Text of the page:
The stock is trading at 15x 2025 EPS targets. A big key is naturally where oil and natural gas prices will trade over the next few years. Hess (HES) explained how the Stabroek Block contains billions of additional barrels of oil on top of the 11 billion barrels already discovered. The market is not short of oil supply, the market is only short of the will to drill and produce those supplies and the incentive is there with oil well above $100/bbl.
Perhaps the best indication of why Exxon Mobil is not a buy now is the net payout performance. The energy giant shifted from capital expenditures to returning capital to shareholders, but the net payout yield fell to just 4.1%.
The net distribution yield combines the dividend yield with the net treasury yield to derive a stock valuation equation that provides a better valuation view. The current dividend yield is a solid 3.6%, but the net payout yield is only 4.1% as Exxon Mobil hasn’t repurchased many shares as the market capitalization has climbed to 400 billions of dollars.
Remember, the company only increased the stock buyback program to $30 billion through 2023. Exxon Mobil only spending $15 billion on buybacks a year doesn’t move the company much. needle with the stock at 100 dollars.
Furthermore, investors should wonder if the energy giant will even use this clearance to buy back shares here, knowing that oil prices can’t stay that high. It is highly unlikely that Russia will continue to fight this battle for Ukraine after the first 100 days have mostly failed to achieve any stated goals.
In Q1’22, Exxon Mobil only spent $2.1 billion to repurchase shares. The stock traded at just $60 at the start of the quarter and ended around $80. Exxon Mobil is no longer attractive to management at $100 now.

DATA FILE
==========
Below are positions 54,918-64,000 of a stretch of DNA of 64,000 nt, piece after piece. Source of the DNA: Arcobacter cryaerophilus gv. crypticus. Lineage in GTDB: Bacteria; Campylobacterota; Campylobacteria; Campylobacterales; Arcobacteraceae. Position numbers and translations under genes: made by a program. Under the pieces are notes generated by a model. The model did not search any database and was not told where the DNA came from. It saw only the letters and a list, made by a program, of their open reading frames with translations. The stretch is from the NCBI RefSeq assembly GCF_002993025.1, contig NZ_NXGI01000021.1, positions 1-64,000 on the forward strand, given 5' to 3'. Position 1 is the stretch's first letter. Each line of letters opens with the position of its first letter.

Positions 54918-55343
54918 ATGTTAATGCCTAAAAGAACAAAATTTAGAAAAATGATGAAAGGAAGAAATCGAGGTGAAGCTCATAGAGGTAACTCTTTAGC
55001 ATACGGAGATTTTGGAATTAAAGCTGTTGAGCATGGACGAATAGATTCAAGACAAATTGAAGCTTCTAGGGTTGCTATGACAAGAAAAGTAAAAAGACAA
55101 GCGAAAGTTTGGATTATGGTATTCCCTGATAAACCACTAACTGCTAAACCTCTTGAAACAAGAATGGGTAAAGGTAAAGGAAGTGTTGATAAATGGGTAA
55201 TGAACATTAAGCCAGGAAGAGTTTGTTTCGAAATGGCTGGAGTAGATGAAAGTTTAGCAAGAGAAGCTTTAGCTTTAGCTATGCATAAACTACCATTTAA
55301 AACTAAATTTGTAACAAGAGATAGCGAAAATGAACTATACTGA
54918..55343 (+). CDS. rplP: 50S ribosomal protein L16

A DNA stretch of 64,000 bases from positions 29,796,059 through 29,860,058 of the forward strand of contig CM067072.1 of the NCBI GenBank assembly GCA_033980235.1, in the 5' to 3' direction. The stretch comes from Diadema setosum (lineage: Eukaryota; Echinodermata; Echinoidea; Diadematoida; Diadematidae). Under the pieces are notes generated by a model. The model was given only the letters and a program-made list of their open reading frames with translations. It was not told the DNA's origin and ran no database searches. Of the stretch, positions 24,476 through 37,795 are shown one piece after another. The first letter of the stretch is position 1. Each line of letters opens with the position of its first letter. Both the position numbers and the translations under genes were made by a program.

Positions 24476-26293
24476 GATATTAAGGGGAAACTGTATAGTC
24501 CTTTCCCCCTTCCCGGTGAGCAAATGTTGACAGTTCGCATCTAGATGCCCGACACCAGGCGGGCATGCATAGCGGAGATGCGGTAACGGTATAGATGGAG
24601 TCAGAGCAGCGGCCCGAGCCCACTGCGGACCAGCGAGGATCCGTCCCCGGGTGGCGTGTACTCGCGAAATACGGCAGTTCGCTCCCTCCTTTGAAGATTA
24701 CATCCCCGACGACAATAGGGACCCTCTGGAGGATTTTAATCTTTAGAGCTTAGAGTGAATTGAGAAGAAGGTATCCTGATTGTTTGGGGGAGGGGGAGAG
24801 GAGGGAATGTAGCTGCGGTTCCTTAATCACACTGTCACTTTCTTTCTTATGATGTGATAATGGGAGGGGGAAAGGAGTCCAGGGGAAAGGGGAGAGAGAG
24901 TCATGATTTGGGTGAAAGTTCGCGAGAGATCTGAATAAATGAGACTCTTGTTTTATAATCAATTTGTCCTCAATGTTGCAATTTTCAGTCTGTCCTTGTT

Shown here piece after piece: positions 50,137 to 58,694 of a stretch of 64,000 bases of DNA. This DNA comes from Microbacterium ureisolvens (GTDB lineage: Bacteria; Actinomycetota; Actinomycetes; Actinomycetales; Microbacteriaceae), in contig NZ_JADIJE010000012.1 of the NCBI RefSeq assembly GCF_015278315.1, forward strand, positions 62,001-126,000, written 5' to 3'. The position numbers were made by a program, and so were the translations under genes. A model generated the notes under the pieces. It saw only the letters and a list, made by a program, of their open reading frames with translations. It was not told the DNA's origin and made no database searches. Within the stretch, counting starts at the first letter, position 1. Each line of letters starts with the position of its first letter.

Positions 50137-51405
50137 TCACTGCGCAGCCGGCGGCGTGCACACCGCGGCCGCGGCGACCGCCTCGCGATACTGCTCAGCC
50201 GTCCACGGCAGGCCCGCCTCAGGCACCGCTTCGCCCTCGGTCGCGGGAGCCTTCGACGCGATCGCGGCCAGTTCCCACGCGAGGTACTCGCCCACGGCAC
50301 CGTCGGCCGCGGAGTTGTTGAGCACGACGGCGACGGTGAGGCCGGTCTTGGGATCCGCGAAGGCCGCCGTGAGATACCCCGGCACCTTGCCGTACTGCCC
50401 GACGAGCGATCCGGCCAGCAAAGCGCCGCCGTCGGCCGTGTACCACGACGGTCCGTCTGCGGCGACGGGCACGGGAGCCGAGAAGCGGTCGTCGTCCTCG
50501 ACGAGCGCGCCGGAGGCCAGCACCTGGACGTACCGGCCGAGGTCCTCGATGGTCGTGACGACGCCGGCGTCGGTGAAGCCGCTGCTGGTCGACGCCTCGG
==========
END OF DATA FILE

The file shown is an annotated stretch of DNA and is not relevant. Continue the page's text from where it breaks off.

During the Q1’22 earnings call, CEO Darren Woods reinforced the plan to spend $10 billion to $15 billion on stock buybacks this year:
We returned $5.8 billion to shareholders, of which approximately 2/3 was in the form of dividends and the rest in the form of share buybacks, in line with our previous program. We said in our corporate plan update in December that we plan to buy back $10 billion of our stock. This morning we announced an increase in the program, up to $30 billion in total through 2023. This decision reflects the confidence we have in our strategy, the performance we are seeing across our businesses and the strength of our balance sheet.
Additionally, management has made it clear that the goal is to grow cash balances from $11 billion at the end of March to levels between $20 billion and $30 billion. The company is smart to focus on improving the balance sheet and not spend all the money available to buy back shares at what are likely high oil prices.
Worse still, if Exxon Mobil sticks to its $15 billion annual buyout plan, the energy giant would spend more than $4 billion per quarter for the rest of the year. The company would fall into the normal trap of spending more on buybacks as stock prices rise compared to charging over the past two years when stock prices were much, much lower.
The main takeaway from investors is that now is not the time to follow Buffett to stock up on energy stocks. First, Buffett mostly bought Chevron and Occidental stocks at lower prices. Second, Exxon Mobil itself has pointed out that the valuation is already stretched by only offering a plan to buy back up to 3.8% of outstanding shares.
Oil could certainly surge and push the stock much higher, but investors need to use further gains to offload Exxon Mobil. The stock is now trading at peak valuations.